House Budget Committee Chairman Rep. Paul Ryan, R-Wis., speaks at the Conservative Political Action Committee on March 6.
House Budget Committee Chairman Rep. Paul Ryan, R-Wis., speaks at the Conservative Political Action Committee on March 6. Susan Walsh/AP
Liberal Democrats and conservative Republicans both can find plenty to love in House Budget Committee Chairman Paul Ryan's new plan.
For conservatives, there's the promise of a balanced budget by 2024; a repeal of Obamacare; cuts and structural changes to Medicaid totaling $732 billion in savings; a subsidized alternative to Medicare for those currently 55 and younger; a reduction in the top personal income tax rate to 25 percent; and an increase in defense spending by $791 billion over 10 years.
For liberals, all of the above underscores their contention that Republicans care more about the wealthy (whose taxes would be cut most dramatically) than the middle class and the poor.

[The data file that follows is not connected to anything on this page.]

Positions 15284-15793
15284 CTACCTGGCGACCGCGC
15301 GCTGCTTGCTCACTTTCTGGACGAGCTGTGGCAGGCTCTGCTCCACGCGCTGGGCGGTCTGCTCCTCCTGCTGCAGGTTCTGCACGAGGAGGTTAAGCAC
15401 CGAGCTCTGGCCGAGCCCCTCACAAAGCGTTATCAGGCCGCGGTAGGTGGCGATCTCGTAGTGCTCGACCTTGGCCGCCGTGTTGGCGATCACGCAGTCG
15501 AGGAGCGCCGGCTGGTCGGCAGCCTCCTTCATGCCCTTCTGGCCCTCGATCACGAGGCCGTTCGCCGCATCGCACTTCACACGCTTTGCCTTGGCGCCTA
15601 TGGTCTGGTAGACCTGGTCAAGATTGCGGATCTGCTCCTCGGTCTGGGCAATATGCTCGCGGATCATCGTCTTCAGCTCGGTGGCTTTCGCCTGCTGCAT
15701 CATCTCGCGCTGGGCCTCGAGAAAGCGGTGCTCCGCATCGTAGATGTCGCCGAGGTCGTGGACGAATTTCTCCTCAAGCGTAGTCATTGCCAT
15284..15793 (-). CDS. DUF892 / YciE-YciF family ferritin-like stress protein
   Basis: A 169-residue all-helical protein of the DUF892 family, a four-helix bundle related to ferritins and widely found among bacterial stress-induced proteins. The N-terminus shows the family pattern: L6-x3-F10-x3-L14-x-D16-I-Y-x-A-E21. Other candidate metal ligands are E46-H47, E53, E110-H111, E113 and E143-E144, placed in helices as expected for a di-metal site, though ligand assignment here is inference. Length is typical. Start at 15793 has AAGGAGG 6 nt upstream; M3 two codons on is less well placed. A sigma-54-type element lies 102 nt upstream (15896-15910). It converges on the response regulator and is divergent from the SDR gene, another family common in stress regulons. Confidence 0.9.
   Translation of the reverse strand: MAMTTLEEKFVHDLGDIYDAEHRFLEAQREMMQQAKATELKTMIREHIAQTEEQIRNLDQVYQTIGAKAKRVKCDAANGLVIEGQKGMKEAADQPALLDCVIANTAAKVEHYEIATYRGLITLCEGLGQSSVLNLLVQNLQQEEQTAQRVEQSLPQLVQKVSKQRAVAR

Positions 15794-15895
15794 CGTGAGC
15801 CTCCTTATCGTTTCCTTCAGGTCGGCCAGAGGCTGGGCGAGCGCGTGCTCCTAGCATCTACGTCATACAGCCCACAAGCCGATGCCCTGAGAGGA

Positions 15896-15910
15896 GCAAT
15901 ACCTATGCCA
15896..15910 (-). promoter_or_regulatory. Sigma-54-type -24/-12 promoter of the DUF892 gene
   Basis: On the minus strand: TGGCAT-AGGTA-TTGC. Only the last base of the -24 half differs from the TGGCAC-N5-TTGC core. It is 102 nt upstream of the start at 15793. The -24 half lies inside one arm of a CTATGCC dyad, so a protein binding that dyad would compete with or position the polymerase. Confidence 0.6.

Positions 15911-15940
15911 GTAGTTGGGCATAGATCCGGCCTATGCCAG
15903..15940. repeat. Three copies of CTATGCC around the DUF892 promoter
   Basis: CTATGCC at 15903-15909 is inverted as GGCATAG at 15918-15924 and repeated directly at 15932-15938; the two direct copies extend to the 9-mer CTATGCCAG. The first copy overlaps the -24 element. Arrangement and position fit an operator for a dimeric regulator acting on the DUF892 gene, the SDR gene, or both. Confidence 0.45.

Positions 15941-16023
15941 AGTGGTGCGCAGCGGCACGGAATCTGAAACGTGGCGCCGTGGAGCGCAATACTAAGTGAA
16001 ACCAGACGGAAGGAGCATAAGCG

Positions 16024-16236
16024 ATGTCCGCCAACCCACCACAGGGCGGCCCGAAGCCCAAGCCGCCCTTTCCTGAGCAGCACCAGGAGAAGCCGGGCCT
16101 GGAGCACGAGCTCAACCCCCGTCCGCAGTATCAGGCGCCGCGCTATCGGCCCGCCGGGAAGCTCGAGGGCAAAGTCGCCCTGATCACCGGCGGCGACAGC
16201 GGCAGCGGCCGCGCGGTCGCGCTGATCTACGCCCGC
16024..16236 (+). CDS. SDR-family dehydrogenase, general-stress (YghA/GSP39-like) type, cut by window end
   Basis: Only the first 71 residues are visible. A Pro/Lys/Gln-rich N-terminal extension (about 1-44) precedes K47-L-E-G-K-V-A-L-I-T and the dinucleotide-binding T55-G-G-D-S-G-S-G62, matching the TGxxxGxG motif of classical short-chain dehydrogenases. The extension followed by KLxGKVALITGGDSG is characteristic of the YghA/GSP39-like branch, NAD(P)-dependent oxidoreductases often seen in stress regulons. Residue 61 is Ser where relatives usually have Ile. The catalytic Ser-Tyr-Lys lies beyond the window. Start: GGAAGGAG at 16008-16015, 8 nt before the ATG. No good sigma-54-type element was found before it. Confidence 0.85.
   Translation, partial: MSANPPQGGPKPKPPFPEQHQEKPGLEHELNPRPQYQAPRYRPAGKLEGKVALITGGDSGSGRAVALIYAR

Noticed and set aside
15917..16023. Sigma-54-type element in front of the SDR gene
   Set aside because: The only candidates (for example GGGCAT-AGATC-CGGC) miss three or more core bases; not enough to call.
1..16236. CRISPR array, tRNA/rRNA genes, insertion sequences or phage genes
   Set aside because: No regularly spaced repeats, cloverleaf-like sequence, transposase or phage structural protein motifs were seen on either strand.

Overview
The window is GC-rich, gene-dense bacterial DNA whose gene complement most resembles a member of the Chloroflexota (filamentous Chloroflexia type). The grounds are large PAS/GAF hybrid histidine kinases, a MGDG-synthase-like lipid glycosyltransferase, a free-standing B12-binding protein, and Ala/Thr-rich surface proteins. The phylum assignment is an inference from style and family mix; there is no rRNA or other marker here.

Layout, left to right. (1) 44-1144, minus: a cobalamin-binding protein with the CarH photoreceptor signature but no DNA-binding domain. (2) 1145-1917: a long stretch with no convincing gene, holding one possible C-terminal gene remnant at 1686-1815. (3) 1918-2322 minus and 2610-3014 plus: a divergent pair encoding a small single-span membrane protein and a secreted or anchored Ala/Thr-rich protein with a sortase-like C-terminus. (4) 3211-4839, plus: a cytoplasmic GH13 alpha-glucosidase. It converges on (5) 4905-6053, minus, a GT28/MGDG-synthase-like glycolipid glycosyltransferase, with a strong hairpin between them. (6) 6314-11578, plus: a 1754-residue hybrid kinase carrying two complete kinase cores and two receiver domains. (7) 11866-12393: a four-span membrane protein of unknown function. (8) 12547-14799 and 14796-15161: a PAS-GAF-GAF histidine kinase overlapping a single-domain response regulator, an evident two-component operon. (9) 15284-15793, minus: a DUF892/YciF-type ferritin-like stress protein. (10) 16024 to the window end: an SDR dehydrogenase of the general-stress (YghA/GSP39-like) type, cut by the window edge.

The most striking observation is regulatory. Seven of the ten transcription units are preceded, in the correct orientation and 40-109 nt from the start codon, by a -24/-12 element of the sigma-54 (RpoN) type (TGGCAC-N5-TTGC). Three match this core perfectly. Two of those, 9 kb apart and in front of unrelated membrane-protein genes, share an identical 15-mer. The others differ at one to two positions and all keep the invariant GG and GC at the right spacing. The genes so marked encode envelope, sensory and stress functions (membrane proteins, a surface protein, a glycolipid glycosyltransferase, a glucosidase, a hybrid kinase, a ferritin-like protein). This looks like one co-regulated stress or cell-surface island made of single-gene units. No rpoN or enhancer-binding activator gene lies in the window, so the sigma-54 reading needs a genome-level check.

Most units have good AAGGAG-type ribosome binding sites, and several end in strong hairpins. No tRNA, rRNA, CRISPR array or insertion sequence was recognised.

Ryan, the 2012 Republican vice-presidential nominee and a possible 2016 presidential candidate, plans to get the proposal out of his committee Wednesday. What happens next is unclear, as it's not certain if Republicans can muster enough votes to pass it on the floor.
While congressional budget resolutions never actually appropriate actual money, Ryan's budget plan starts out even less relevant than usual. That's because of the two-year budget deal – which includes top-line spending caps for both this and the next fiscal year – that Ryan and Senate Budget Chair Patty Murray hammered out in December. Murray, a Democrat from Washington state, says there's no need for a 2015 budget resolution and will not be pursuing one.
Which means that Ryan's budget proposal is not likely to get far in Congress but is almost certain to play a major role in this coming autumn's elections – pretty much the same role his budgets have played from the time Republicans took control of the House three years ago.